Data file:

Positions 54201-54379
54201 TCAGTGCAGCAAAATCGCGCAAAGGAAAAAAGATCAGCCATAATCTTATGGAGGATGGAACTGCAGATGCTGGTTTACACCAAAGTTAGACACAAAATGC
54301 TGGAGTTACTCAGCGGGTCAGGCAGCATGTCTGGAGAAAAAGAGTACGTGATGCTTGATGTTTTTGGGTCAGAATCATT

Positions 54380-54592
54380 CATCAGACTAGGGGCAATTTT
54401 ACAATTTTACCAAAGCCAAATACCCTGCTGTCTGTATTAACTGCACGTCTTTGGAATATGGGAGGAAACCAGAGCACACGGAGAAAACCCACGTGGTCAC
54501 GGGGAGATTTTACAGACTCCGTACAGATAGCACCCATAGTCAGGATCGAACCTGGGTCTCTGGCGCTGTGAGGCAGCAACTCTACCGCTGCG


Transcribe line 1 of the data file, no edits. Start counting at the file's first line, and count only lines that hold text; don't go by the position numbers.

Positions 54201-54379